32For discussions of this text that deny the inclusion of the intermediate state, see Cullmann, “Immortality of the Soul,” pp. 40–45; Bacchiocchi, Immortality of Resurrection?, pp. 181–187; Wright, Resurrection, 369–370, and Clark-Soles, Death and the Afterlife, pp. 95–97.
33So Lehtipuu, Afterlife Imagery, pp. 4–8, 265–294, 299–300; Osei-Bonsu, “Intermediate State”, pp. 173–175, and Ratzinger, Dogmatic Theology, p. 124.
36So, with varying nuances, Osei-Bonsu, “Intermediate State,” pp. 191–192; Segal, Life After Death, pp. 485–486; M. Labahn, “The Resurrection of the Followers of the Lamb: Between Heavenly ‘Reality’ and Hope for the Future. The Concept of Resurrection Within the Imagery of Life and Death in the Book of Revelation,” in: Resurrection of the Dead: Biblical Traditions in Dialogue, ed. G. Van Ouyen, T. Shepherd, Leuven, 2012, pp. 319–342 (327–334); D.E. Aune, Revelation 6–16, Dallas, 1998, pp. 403–413, and C.R. Koester, Revelation, New Haven, 2014, pp. 409–411.
39See the old but still valuable survey of all the relevant texts and authors in H.C.C. Cavallin, Life after Death: Paul’s Argument for the Resurrection of the Dead in 1 Cor 15. Part I: An Enquiry into the Jewish Background, Lund, 1974. Cavallin provides a valuable summary of the data and emphasises its great diversity (pp. 199–205). Cf. too Nickelsburg, Resurrection, Immortality and Eternal Life. For an important discussion of the Jewish inscriptional evidence, which again highlights the lack of systematic thought on the fate of the deceased, see J.S. Park, Conceptions of Afterlife in Jewish Inscriptions with Special Reference to Pauline Literature, Tübingen, 2009.
Cullman, “Immortality of the Soul,” p. 9. It is interesting to note that modern Jews also tend to favour the concept of the soul’s immortality in preference to the notion of bodily resurrection, though the motivation here seems to be an attempt to separate the Jewish view of the afterlife from the Christian notion of resurrection, which is of course based upon the Christian claim of the resurrection of Jesus. See J.D. Levenson, Resurrection and The Restoration of Israel: The Ultimate Victory of the God of Life, New Haven, 2006, pp. 1–22.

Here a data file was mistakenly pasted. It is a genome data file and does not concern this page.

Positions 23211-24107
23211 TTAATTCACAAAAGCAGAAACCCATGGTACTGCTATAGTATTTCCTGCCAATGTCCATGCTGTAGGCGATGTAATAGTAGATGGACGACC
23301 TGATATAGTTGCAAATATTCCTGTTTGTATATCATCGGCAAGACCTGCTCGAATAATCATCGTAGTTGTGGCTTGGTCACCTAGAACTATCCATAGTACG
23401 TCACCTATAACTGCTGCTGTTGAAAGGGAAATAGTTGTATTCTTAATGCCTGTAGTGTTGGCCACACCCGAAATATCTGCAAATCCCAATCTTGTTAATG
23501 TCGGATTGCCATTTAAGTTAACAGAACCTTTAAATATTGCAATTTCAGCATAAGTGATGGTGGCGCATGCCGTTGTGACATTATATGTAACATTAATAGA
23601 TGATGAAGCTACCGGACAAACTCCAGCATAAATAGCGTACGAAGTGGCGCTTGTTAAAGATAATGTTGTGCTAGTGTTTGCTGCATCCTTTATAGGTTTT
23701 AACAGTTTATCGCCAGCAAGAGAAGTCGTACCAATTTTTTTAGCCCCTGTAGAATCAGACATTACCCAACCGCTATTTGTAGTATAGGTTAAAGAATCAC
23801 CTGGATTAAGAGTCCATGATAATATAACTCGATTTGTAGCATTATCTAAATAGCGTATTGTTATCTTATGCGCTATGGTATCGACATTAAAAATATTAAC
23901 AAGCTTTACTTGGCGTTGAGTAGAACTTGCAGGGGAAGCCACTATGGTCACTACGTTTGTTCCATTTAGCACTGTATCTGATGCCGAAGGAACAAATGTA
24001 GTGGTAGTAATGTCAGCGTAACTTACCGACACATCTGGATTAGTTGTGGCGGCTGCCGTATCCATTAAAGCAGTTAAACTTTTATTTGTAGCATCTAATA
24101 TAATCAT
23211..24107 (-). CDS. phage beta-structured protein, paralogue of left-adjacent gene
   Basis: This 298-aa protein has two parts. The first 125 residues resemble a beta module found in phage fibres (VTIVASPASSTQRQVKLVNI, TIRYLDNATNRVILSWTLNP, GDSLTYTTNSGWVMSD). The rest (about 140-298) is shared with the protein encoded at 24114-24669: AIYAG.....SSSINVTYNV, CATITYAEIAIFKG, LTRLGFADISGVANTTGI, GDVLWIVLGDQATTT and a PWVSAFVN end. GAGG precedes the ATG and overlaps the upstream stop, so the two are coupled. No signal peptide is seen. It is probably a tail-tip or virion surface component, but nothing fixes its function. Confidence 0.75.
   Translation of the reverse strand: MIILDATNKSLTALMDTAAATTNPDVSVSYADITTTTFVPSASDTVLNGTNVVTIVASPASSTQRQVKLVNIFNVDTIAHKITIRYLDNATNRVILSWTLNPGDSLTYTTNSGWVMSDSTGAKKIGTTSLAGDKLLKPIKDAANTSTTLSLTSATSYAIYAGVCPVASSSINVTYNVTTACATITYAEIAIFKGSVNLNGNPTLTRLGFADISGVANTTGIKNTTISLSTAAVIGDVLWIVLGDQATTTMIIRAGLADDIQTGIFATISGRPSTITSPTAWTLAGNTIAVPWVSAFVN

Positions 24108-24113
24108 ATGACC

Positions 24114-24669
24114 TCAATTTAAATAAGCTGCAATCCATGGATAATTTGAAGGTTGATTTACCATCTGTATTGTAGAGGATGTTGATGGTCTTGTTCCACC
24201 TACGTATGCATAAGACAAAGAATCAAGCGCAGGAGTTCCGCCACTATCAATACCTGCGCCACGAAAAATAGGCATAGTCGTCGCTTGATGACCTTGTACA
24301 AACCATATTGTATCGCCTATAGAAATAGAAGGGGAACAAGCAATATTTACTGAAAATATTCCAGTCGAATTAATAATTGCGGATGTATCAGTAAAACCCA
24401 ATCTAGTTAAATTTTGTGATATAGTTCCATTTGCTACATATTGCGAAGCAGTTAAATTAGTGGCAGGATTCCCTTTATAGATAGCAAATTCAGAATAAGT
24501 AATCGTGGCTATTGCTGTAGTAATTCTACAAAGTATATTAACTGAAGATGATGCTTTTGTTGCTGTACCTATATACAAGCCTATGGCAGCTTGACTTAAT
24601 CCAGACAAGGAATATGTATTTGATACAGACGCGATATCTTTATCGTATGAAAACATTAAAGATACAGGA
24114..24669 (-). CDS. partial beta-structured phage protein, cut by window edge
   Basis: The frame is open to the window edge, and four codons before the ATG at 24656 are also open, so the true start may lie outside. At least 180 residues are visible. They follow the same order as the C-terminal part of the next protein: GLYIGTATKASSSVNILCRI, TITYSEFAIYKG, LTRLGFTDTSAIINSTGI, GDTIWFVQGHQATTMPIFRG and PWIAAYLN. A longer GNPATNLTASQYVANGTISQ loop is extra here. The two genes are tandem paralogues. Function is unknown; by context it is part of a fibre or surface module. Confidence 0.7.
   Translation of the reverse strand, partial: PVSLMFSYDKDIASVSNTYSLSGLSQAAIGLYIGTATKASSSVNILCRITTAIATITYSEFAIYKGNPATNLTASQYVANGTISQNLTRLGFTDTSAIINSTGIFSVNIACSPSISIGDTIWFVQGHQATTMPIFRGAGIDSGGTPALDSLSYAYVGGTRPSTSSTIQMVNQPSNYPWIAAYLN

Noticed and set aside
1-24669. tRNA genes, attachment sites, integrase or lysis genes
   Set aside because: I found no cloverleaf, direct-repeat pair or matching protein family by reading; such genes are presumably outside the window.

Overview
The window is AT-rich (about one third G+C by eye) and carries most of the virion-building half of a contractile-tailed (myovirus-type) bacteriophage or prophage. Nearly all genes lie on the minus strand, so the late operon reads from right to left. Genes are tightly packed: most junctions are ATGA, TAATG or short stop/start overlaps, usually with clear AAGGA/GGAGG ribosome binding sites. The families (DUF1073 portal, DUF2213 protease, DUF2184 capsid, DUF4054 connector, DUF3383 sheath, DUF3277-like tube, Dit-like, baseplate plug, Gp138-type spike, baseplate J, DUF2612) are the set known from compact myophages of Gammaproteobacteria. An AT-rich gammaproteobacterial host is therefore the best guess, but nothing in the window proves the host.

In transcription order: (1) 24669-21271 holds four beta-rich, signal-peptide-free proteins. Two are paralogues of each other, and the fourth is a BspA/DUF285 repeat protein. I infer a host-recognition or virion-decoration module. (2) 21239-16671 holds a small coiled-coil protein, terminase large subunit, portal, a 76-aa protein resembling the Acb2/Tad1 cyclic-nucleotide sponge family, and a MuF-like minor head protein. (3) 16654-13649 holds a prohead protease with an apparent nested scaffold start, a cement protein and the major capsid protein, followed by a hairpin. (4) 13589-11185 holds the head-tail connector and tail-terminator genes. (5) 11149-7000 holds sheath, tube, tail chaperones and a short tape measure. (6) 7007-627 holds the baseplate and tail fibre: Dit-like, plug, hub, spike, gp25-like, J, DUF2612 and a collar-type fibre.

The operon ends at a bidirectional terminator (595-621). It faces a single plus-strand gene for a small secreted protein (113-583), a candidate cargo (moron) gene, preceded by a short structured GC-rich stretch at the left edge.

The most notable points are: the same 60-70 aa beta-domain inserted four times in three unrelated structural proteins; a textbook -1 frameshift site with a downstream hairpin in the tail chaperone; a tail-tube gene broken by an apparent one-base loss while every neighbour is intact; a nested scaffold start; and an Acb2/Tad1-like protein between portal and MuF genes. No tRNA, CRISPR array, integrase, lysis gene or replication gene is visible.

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)| false , “Immortality of the Soul,” p. Cullman 9. It is interesting to note that modern Jews also tend to favour the concept of the soul’s immortality in preference to the notion of bodily resurrection, though the motivation here seems to be an attempt to separate the Jewish view of the afterlife from the Christian notion of resurrection, which is of course based upon the Christian claim of the resurrection of Jesus. See J.D. Levenson, Resurrection and The Restoration of Israel: The Ultimate Victory of the God of Life, New Haven, 2006, pp. 1–22.
Dalton, Christ’s Proclamation, pp. 140, 215–218. Dalton’s conclusions are widely accepted. In agreement are Clark-Soles, Death and the Afterlife, pp. 209–210; Horrell Becoming Christian, pp. 73–75; M. Williams, The Doctrine of Salvation in the First Letter of Peter, Cambridge, 2011, pp. 188–205, and K.B. Liebengood, The Eschatology of 1 Peter: Considering the Influence of Zechariah 9–14, Cambridge, 2014, pp. 193–194.
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)| false , Christ’s Proclamation, pp. Dalton 140, 215–218. Dalton’s conclusions are widely accepted. In agreement are Clark-Soles, Death and the Afterlife, pp. 209–210; Horrell Becoming Christian, pp. 73–75; M. Williams, The Doctrine of Salvation in the First Letter of Peter, Cambridge, 2011, pp. 188–205, and K.B. Liebengood, The Eschatology of 1 Peter: Considering the Influence of Zechariah 9–14, Cambridge, 2014, pp. 193–194.
Wright, Resurrection, p. 216. For discussion of the Biblical use of sleep as a metaphor of death, see Bacchiocchi, Immortality or Resurrection?, pp. 140–147.